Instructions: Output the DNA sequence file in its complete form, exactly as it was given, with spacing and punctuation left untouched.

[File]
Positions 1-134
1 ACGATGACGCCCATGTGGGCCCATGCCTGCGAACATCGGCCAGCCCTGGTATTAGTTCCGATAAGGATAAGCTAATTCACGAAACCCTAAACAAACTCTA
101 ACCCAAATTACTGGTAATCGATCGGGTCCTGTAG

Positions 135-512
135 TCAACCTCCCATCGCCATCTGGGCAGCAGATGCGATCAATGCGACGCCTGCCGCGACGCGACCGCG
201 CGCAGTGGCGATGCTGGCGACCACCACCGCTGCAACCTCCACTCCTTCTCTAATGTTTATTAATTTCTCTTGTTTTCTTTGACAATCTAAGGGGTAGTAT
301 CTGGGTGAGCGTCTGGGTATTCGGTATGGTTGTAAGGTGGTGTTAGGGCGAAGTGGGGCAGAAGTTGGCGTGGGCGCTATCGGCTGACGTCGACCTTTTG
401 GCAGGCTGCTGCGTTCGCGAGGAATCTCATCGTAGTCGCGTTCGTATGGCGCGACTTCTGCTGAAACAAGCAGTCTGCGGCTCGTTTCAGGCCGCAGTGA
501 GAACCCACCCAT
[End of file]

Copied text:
Positions 1-134
1 ACGATGACGCCCATGTGGGCCCATGCCTGCGAACATCGGCCAGCCCTGGTATTAGTTCCGATAAGGATAAGCTAATTCACGAAACCCTAAACAAACTCTA
101 ACCCAAATTACTGGTAATCGATCGGGTCCTGTAG

Positions 135-512
135 TCAACCTCCCATCGCCATCTGGGCAGCAGATGCGATCAATGCGACGCCTGCCGCGACGCGACCGCG
201 CGCAGTGGCGATGCTGGCGACCACCACCGCTGCAACCTCCACTCCTTCTCTAATGTTTATTAATTTCTCTTGTTTTCTTTGACAATCTAAGGGGTAGTAT
301 CTGGGTGAGCGTCTGGGTATTCGGTATGGTTGTAAGGTGGTGTTAGGGCGAAGTGGGGCAGAAGTTGGCGTGGGCGCTATCGGCTGACGTCGACCTTTTG
401 GCAGGCTGCTGCGTTCGCGAGGAATCTCATCGTAGTCGCGTTCGTATGGCGCGACTTCTGCTGAAACAAGCAGTCTGCGGCTCGTTTCAGGCCGCAGTGA
501 GAACCCACCCAT